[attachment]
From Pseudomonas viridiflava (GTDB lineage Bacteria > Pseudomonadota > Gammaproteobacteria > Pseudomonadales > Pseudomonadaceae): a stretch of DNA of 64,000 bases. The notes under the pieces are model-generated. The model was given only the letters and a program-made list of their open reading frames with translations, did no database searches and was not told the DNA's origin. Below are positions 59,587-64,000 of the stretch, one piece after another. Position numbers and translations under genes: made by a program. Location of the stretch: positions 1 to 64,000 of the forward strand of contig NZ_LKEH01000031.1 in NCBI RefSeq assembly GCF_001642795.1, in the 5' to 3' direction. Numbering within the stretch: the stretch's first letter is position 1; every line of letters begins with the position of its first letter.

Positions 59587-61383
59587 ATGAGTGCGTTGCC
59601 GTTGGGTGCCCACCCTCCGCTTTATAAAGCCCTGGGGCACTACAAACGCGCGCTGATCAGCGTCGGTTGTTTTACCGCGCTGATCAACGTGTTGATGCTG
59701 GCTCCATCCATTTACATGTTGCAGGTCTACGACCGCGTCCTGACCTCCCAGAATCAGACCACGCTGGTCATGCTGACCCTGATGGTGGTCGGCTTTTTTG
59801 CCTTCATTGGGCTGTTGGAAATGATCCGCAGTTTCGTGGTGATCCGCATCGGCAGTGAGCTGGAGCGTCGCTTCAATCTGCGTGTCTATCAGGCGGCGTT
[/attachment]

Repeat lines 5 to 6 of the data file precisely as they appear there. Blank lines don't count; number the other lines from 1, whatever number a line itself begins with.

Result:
59701 GCTCCATCCATTTACATGTTGCAGGTCTACGACCGCGTCCTGACCTCCCAGAATCAGACCACGCTGGTCATGCTGACCCTGATGGTGGTCGGCTTTTTTG
59801 CCTTCATTGGGCTGTTGGAAATGATCCGCAGTTTCGTGGTGATCCGCATCGGCAGTGAGCTGGAGCGTCGCTTCAATCTGCGTGTCTATCAGGCGGCGTT